Cookies on this website

We use cookies to ensure that we give you the best experience on our website. If you click 'Accept all cookies' we'll assume that you are happy to receive all cookies and you won't see this message again. If you click 'Reject all non-essential cookies' only necessary cookies providing core functionality such as security, network management, and accessibility will be enabled. Click 'Find out more' for information on how to change your cookie settings.

At conceptual and linguistic levels of cognition, events are said to be represented in terms of abstract categories, for example, the sentence Jackie cut the bagel with a knife encodes the categories Agent (i.e., Jackie) and Patient (i.e., the bagel). In this paper, we ask whether entities such as the knife are also represented in terms of such a category (often labeled "Instrument") and, if so, whether this category has a prototype structure. We hypothesized the Proto-instrument is a tool: a physical object manipulated by an intentional agent to affect a change in another individual or object. To test this, we asked speakers of English, Dutch, and German to complete an event description task and a sentence acceptability judgment task in which events were viewed with more or less prototypical instruments. We found broad similarities in how English, Dutch, and German partition the semantic space of instrumental events, suggesting there is a shared concept of the Instrument category. However, there was no evidence to support the specific hypothesis that tools are the core of the Instrument category-instead, our results suggest the most prototypical Instrument is the direct extension of an intentional agent. This paper supports theoretical frameworks where thematic roles are analyzed in terms of prototypes and suggests new avenues of research on how instrumental category structure differs across linguistic and conceptual domains.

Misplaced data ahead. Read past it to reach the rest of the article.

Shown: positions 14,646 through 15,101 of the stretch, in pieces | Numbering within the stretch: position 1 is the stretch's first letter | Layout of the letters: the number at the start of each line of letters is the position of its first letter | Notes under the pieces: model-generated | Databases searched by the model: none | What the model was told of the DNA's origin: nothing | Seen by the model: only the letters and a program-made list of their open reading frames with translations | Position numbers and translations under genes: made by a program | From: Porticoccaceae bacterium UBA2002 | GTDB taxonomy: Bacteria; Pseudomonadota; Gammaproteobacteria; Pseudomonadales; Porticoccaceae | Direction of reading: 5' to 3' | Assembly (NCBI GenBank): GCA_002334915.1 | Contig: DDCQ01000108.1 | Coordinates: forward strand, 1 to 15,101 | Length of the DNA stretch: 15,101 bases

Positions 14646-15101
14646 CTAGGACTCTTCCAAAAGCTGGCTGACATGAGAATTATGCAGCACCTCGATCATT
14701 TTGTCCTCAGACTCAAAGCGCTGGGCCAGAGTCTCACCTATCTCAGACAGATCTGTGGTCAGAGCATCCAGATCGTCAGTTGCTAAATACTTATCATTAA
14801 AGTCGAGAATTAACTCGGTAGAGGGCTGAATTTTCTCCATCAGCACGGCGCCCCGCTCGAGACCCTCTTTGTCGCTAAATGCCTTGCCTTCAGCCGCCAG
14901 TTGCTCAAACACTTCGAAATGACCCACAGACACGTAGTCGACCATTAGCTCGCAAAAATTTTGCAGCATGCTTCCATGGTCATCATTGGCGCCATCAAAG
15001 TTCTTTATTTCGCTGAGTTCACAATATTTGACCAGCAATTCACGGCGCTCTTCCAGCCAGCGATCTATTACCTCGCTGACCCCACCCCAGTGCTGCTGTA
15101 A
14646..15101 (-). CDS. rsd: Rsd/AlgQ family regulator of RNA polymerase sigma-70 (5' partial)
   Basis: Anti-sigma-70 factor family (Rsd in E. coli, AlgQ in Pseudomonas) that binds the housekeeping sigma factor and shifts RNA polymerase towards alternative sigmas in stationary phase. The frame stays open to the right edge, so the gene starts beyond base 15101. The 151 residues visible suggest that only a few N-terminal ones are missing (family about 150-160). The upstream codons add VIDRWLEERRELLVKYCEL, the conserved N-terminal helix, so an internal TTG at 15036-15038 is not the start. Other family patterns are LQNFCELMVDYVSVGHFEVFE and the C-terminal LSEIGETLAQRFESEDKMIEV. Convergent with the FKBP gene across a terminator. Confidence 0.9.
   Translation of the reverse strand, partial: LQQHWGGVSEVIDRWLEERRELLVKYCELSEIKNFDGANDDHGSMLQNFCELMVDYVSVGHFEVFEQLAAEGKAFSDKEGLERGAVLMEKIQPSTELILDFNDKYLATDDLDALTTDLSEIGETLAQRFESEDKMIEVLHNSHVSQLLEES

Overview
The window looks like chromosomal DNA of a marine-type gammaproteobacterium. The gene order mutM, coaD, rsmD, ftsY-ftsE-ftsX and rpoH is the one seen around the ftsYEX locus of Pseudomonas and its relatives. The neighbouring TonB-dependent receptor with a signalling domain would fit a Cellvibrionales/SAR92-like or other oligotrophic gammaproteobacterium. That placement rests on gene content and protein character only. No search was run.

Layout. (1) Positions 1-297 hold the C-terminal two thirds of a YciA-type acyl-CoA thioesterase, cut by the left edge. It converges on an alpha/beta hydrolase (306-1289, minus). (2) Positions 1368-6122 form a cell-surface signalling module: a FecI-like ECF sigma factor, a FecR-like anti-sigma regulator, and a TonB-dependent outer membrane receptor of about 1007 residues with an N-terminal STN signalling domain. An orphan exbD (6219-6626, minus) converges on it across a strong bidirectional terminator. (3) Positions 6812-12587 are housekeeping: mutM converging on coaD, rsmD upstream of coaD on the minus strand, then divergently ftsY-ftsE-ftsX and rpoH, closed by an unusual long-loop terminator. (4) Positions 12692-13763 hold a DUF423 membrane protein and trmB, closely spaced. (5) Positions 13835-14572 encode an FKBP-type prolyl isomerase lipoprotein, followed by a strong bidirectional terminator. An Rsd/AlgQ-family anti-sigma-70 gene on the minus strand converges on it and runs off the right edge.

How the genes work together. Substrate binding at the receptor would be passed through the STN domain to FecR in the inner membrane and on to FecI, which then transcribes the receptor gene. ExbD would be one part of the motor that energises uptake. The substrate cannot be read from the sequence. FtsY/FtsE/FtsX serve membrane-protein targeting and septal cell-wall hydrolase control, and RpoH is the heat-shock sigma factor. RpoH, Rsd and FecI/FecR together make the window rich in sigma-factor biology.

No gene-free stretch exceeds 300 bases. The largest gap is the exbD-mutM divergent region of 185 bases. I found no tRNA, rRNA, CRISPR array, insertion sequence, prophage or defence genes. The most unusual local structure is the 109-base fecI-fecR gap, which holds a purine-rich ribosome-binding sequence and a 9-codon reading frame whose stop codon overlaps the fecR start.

Original publication




Journal article


Cogn Sci

Publication Date





Concepts, Event cognition, Language, Semantics, Thematic roles, Tools, Cognition, Humans, Judgment, Language, Linguistics, Semantics